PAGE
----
Issue 208
May/June 2019


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Jul 23, 2019

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Birth – and death of a public artwork

Shingu's Birth of the Sky – before……

IN THE FAST-MOVING world of retail, things often pass their sell-by date, and this is even true of public art. Although not obsolete for any reason other than it stands in the way of a multi-million-pound refurbishment, the sculpture Birth of the Sky by the Japanese artist Susumu Shingu in the Livingston Designer Outlet is having to go.

The sculpture, which had an impressive presence at the entrance of the mall, was installed in 2001 when the shopping centre first opened. It was commissioned by the American founder of the McArthur Glenn chain of retail outlets, Joey Kaempfer, after being impressed with sculptures by Shingu he had seen in the United States.

During the 18 years the sculpture has lived in the shopping centre it has become a familiar sight. Shingu, who is known for his kinetic pieces, which interact with the elements of wind, water and air, designed the sculpture in three sections.

……and after

The top, made up of stylised clouds which occupy the domed roof space, a middle section comprising of steel rods with metal cups attached which rotate (the clouds are mobile too). These cups gather up water which is rained down from above then redistributed into a circular pool which makes up the bottom section of the sculpture.

Although I was initially concerned that the sculpture might evoke more unwanted 'weather' in the form of rain it has co-existed within the bustle of the busy public space with dignity: a classy piece of kinetic public art.

It is by no means past its sell-by date either, so one wonders if it is not a mistake by the owners of the centre to discard the piece?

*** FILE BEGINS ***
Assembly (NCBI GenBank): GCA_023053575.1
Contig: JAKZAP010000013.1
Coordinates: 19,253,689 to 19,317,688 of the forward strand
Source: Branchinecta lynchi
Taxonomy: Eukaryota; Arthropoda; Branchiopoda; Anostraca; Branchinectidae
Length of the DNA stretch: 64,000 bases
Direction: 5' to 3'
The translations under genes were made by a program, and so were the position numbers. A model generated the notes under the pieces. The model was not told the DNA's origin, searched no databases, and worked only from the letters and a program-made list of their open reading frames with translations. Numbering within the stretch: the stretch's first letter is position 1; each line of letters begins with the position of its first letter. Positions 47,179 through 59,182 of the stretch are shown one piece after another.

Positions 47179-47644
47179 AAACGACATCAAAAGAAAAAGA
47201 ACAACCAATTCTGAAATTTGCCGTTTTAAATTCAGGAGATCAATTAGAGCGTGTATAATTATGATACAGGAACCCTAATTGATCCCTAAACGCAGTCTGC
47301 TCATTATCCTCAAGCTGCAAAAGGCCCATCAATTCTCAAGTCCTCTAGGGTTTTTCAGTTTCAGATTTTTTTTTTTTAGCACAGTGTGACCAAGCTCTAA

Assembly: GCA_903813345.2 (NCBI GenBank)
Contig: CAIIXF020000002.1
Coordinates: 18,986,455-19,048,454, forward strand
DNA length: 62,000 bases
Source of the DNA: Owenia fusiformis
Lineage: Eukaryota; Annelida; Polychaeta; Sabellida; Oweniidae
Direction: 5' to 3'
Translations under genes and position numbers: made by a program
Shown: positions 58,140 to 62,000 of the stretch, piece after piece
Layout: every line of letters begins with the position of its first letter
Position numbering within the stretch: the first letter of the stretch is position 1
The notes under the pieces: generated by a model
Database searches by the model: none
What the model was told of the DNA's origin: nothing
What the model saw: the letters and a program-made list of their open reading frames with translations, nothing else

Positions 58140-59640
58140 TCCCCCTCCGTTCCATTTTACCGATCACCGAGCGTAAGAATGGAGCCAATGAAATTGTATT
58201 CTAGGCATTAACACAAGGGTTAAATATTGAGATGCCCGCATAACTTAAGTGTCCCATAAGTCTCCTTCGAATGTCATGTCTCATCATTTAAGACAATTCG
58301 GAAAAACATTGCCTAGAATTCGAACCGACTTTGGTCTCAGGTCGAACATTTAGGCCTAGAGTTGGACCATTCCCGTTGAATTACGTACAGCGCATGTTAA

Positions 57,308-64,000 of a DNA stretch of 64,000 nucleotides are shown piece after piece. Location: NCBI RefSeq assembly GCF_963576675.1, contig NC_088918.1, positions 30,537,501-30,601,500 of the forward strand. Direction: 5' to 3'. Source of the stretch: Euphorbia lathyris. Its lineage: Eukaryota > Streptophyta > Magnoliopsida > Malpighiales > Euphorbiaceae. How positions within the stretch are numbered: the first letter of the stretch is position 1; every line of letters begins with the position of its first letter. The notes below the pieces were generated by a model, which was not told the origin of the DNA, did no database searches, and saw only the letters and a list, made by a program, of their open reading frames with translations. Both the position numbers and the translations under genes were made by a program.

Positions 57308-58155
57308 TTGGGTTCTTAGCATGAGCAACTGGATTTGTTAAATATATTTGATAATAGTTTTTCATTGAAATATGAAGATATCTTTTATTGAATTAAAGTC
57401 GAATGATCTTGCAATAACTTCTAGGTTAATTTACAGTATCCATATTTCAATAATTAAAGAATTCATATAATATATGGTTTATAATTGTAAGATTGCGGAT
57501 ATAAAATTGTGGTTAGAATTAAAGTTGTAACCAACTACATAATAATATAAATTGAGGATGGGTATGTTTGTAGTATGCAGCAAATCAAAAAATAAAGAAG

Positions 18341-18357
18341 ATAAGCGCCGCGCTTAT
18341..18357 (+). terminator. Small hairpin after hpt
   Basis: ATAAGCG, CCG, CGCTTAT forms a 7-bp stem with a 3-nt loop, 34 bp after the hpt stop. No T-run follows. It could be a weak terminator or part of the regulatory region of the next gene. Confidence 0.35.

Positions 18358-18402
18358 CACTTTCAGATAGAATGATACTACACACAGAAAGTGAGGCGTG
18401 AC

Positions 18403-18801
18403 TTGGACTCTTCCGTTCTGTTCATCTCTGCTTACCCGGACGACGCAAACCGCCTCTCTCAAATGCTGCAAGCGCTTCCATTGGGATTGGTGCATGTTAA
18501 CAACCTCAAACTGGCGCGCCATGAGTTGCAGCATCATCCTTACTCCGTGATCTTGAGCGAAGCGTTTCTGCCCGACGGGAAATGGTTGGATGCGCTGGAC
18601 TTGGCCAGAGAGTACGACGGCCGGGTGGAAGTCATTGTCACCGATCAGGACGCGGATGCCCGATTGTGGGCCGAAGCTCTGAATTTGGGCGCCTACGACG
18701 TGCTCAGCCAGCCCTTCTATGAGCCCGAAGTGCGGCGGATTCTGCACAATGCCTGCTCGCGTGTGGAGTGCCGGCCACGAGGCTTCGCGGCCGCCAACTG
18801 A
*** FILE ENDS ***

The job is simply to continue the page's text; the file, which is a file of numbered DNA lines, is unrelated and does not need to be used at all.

Shingu's solo exhibition entitled Spaceship, on at the MUDAM modern art museum in Luxembourg, finished earlier this year after an eight-month run. Wind Caravan, a set of twenty-one sculptures were on show in the museum's sculpture park, while the MUDAM Large Hall exhibited a substantial sized piece entitled Water Tree.

I understand that the cloud section is to be retained in situ. It will hover above a sweeping double staircase and quite soulless middle of the mall wine bar. What is more the remaining metal sections are to be reworked by another sculptor. Facilities manager.

As I understand it, Mr Shingu has not been informed, however, it was pointed out that the sculpture is the property of the owners to do what they please with.

This a fact you can't argue with, but I have misgivings. Mr Bradley is optimistic, likening the new piece to a 'phoenix rising' which seems like an idea likely to have been dreamt up at executive level by the new Chicago based owners La Salle Investment Management.

To be fair, the management team at the Livingston centre seem genuinely enthusiastic about the new sculpture, claiming that 'respect' for the earlier piece is a key priority.

Mr Bradley could not reveal much about the new sculpture or the artist commissioned to create it. The only hint is that he is a well-known name, so I wonder who that could be?

I also wonder if the original sculpture might not have had the refurbishment worked around it with the addition of a new 'exciting' piece as well? It could be argued that the phoenix already exists in the shape of Birth of the Sky.

It will be missed.

CATHY BELL

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